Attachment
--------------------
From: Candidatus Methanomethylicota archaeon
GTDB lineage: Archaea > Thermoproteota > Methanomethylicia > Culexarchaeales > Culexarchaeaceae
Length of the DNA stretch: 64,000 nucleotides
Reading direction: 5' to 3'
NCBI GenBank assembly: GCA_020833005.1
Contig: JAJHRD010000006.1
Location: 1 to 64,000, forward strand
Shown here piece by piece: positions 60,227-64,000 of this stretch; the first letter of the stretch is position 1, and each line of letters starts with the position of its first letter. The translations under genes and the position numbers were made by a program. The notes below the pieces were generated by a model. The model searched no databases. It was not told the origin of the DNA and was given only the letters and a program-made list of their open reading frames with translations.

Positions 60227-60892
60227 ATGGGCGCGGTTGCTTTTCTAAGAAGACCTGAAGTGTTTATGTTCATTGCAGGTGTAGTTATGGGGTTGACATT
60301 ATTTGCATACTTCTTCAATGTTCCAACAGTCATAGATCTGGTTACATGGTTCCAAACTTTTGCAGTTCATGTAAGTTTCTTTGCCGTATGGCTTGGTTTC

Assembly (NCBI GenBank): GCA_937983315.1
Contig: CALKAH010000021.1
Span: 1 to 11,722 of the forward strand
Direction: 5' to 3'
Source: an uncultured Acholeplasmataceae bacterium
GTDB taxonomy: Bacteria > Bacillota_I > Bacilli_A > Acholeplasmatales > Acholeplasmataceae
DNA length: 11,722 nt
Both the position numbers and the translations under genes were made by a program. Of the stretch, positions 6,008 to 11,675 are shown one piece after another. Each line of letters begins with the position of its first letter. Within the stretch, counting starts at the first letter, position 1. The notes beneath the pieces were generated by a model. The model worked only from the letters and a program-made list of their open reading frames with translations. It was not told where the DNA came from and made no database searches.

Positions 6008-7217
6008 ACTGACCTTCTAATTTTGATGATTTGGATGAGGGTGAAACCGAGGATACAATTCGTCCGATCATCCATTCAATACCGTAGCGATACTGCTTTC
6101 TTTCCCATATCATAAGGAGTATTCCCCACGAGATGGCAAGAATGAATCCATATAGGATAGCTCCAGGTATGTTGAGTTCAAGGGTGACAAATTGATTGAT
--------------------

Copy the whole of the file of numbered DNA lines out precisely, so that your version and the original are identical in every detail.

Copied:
From: Candidatus Methanomethylicota archaeon
GTDB lineage: Archaea > Thermoproteota > Methanomethylicia > Culexarchaeales > Culexarchaeaceae
Length of the DNA stretch: 64,000 nucleotides
Reading direction: 5' to 3'
NCBI GenBank assembly: GCA_020833005.1
Contig: JAJHRD010000006.1
Location: 1 to 64,000, forward strand
Shown here piece by piece: positions 60,227-64,000 of this stretch; the first letter of the stretch is position 1, and each line of letters starts with the position of its first letter. The translations under genes and the position numbers were made by a program. The notes below the pieces were generated by a model. The model searched no databases. It was not told the origin of the DNA and was given only the letters and a program-made list of their open reading frames with translations.

Positions 60227-60892
60227 ATGGGCGCGGTTGCTTTTCTAAGAAGACCTGAAGTGTTTATGTTCATTGCAGGTGTAGTTATGGGGTTGACATT
60301 ATTTGCATACTTCTTCAATGTTCCAACAGTCATAGATCTGGTTACATGGTTCCAAACTTTTGCAGTTCATGTAAGTTTCTTTGCCGTATGGCTTGGTTTC

Assembly (NCBI GenBank): GCA_937983315.1
Contig: CALKAH010000021.1
Span: 1 to 11,722 of the forward strand
Direction: 5' to 3'
Source: an uncultured Acholeplasmataceae bacterium
GTDB taxonomy: Bacteria > Bacillota_I > Bacilli_A > Acholeplasmatales > Acholeplasmataceae
DNA length: 11,722 nt
Both the position numbers and the translations under genes were made by a program. Of the stretch, positions 6,008 to 11,675 are shown one piece after another. Each line of letters begins with the position of its first letter. Within the stretch, counting starts at the first letter, position 1. The notes beneath the pieces were generated by a model. The model worked only from the letters and a program-made list of their open reading frames with translations. It was not told where the DNA came from and made no database searches.

Positions 6008-7217
6008 ACTGACCTTCTAATTTTGATGATTTGGATGAGGGTGAAACCGAGGATACAATTCGTCCGATCATCCATTCAATACCGTAGCGATACTGCTTTC
6101 TTTCCCATATCATAAGGAGTATTCCCCACGAGATGGCAAGAATGAATCCATATAGGATAGCTCCAGGTATGTTGAGTTCAAGGGTGACAAATTGATTGAT